So I was very pleased when I got an e-mail from Nigel Roby, owner of The Bookseller, our influential trade magazine that helps sets the tone for how non-illustrators in the industry talk about illustrators. He wrote to say they were setting up a new Illustrator of the Year Award, as part of their annual British Book Awards ceremony (also known as 'The Nibbies'). It's not the same as other illustrator awards: all the other ones I know of are based on judges' subjective appreciation of an illustrator's artwork, or based on votes by children, while this one's a business-focused award based on the illustrator's selling power. This kind of evaluation is standard in most industries, but something I'm not aware illustrators have ever had.

Of course our jobs aren’t ONLY about making money. No one likes to think of illustrators as purely money-grubbing. But if no one in business is aware that illustrators make publishers any money, a lot of illustrators won’t be taken seriously, credited or paid appropriately. And we'll get less good UK talent, and fewer diverse voices, as illustrators who can't make it financially leave the profession, or never even start. We need to be held up in the same way as other business people in the industry if we expect to be treated as professionals. So this is a positive move; thank you, Nigel and The Bookseller team! This article's not behind a paywall, so you can read the whole article online here. And here's a link for the award's criteria.

In the article I mention illustrator sales data. Illustrators don’t talk much about data issues because we don’t subscribe to Nielsen; it’s tricky to gauge the impact of something we don’t use or see. But the information they give booksellers (and journalists and other people) has tremendous impact on which of our books will or won’t appear in shops. We need to be aware. You can read more about these issues in this #PicturesMeanBusiness update I gave in December to the Association of Illustrators for their website, but here are some key bullet points:

You can follow Nigel Roby on Twitter - @NigelRoby - The Bookseller - @thebookseller - and keep an eye on the awards on the #Nibbies hashtag. And big cheer to Tamsin Rosewell - @autumnrosewell - and Judy Brook from Kenilworth Books - @KenilworthBook - who sent Nigel a letter recommending the award. Thanks for your support for illustrators!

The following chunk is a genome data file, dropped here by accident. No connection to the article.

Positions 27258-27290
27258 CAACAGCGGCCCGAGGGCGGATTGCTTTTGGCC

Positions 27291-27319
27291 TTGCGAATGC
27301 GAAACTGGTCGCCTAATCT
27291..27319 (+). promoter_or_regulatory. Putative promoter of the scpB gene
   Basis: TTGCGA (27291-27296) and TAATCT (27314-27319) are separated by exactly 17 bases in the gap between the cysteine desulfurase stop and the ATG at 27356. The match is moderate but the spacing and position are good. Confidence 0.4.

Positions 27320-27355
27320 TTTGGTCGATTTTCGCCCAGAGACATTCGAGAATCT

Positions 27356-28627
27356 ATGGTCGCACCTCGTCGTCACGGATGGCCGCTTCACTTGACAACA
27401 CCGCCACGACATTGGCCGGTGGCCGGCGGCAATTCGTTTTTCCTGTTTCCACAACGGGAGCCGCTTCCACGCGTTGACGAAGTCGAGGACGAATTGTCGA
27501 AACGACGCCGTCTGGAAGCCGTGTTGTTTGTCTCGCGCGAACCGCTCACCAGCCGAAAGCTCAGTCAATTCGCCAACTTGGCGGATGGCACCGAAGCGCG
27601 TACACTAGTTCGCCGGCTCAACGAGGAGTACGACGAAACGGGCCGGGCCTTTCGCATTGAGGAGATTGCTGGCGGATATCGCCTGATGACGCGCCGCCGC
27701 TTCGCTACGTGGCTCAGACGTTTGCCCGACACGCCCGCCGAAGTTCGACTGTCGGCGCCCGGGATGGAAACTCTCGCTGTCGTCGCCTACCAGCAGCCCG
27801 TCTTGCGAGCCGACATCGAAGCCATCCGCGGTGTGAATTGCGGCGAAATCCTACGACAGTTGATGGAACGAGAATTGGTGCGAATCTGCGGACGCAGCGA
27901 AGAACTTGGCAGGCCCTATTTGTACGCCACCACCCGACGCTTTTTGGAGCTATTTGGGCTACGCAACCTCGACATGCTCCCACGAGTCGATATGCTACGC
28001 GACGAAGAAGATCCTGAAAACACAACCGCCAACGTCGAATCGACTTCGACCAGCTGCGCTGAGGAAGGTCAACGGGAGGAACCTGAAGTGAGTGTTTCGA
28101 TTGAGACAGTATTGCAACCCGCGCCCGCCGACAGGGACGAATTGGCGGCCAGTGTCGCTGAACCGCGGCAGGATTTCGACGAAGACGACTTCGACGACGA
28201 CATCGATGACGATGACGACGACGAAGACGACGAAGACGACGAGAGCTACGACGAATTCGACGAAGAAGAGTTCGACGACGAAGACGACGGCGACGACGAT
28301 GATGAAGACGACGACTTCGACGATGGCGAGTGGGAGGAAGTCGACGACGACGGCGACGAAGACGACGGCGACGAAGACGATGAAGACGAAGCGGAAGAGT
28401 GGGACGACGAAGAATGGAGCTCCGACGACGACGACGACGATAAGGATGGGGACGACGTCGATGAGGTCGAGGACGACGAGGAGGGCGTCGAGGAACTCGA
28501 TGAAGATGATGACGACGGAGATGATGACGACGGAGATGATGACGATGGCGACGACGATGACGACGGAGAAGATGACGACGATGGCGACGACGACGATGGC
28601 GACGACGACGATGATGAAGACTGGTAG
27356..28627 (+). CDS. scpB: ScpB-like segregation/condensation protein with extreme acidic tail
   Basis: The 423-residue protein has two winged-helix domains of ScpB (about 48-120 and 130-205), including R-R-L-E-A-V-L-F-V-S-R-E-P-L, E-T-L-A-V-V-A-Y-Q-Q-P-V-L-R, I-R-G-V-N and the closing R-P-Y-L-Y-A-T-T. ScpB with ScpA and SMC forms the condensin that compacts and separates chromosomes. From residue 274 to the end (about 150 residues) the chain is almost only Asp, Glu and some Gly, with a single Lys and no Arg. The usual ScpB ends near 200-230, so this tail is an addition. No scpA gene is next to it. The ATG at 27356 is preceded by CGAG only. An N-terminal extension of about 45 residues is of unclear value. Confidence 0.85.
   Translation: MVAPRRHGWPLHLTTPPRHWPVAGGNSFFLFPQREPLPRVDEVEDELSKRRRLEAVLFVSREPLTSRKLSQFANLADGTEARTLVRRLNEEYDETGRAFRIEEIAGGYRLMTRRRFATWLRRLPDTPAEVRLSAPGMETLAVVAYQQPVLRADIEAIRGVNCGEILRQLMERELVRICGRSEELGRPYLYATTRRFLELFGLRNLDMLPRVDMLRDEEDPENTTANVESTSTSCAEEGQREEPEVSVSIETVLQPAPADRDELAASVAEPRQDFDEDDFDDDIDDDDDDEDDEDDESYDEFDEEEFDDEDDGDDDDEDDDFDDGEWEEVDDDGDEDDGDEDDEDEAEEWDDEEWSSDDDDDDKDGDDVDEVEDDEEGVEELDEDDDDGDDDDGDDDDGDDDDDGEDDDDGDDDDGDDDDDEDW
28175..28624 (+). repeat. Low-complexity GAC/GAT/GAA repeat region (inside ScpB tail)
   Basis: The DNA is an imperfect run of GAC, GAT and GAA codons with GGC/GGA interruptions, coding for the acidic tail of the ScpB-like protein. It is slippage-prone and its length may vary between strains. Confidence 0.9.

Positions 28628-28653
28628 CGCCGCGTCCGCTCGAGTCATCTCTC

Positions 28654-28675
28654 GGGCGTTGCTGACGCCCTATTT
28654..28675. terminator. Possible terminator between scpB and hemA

dartmoor christmas 2017

Once again, the Reeve family adopted Stuart and me (waif and stray) for Christmas, and Dartmoor looked pure magic. Here's an excited Frodo the poodle in a light snowfall we had on Boxing Day.

Philip and Sarah Reeve had discovered a new, shorter way to get to Watern Tor, and took us there, where for the first time I got to see the original Thurlestone, the name of which inspired the villainous rambling isle in our first book together, Oliver and the Seawigs. (The name's listed in 'the Perambulation of 1240', which you can read about here.)

One of the coolest things about Dartmoor are the tors, the grouping of enormous rocks at the top of hills, like some sort of giants' modern art gallery. The only thing is that up there it can be VERY WINDY.

We stayed for six days and went on a hike almost every day, so we got to see Dartmoor looking very different as the light shifted and clouds and fog did weird and wonderful things. I'm going to post lots of photos here, mostly for myself, so I can go back later and remember what we got up to. (But come along for the ride if you like!)

Here are our fabulous hosts Sarah and Philip Reeve, a big cheer for them. They're very good about knowing just when to break out flasks of coffee and mince pies. :)

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Sarah McIntyre